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28th Jun, 2022

Hallowed turf from rugby's first pitch installed by sports injury charity

Andy Morris 11th Apr, 2022

HALLOWED turf from the pitch where rugby was first played has been installed by a charity for young people seriously injured through sport.

The Matt Hampson Foundation has installed 150 square metres of turf from Rugby School’s famous pitch, The Close, where William Webb Ellis first took a ball in his arms and ran with it.

Alistair Robinson, a friend and supporter of the Foundation for many years, bought the turf and donated it to the Foundation after learning that the school was replacing it ahead of the 200th anniversary of the game next year.

The historic turf has put the finishing touches to the Foundation’s Get Busy Living Centre site near Melton Mowbray in rural Leicestershire, to which they have recently added some on-site accommodation lodges, offering an intensive rehab experience to those newly injured.

The centre, which opened in 2018, is the brainchild of charity founder and ex-England and Leicester Tigers rugby player Matt Hampson, who experienced a life-changing injury in 2005 leaving him paralysed from the neck down, aged just 20.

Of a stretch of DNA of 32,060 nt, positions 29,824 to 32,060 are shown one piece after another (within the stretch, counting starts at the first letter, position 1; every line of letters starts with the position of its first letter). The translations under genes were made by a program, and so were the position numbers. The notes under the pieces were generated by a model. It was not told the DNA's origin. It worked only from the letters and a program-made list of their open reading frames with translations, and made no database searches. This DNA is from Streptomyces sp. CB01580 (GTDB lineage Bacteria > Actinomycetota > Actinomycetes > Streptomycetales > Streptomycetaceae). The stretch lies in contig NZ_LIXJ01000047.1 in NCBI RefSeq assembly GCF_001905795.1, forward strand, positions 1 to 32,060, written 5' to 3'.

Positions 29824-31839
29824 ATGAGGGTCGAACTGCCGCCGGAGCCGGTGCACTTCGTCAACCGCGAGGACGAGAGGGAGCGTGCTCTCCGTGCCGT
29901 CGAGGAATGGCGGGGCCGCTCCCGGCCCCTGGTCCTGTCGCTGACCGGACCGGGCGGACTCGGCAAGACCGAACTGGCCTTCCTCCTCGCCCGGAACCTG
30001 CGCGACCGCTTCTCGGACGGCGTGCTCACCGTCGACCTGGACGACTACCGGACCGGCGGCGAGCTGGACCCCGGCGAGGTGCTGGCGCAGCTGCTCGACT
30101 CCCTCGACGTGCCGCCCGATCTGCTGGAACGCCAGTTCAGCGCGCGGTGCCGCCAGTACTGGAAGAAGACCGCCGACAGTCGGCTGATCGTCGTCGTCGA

Tommy Cawston, CEO of the Foundation said: “We’re delighted to have a piece of rugby history permanently installed at The Get Busy Living Centre. Rugby is at the heart of the Foundation and the community is so supportive of Matt and his mission to help other sportspeople that like him were injured doing what they love.

“We’re really grateful to Rugby School and Alistair for this kind gesture – the turf has helped put the finishing touches to the gardens of the new lodges.”

Peter Green, the Executive Head Master of Rugby School, said the Foundation was the ideal home for the iconic turf.

He said: “What a great place for our original turf to live on and we look forward to working with the Foundation in 2023 when we hope to be able to host Matt here at the School. He is an inspiration to all of us.”

Rugby School has sold off 20,000 square metres of turf from The Close which was dug up to allow the installation of new drainage and sprinkler systems to combat increasing weather extremes in the UK.

The work, which the school said was being done at ‘significant investment’, will future-proof and protect the site to ensure it can be safely used for matches and enjoyed by visitors for years to come.

The work comes ahead of next year’s bicentenary of the game – when the school’s celebrations will feature national and international matches.

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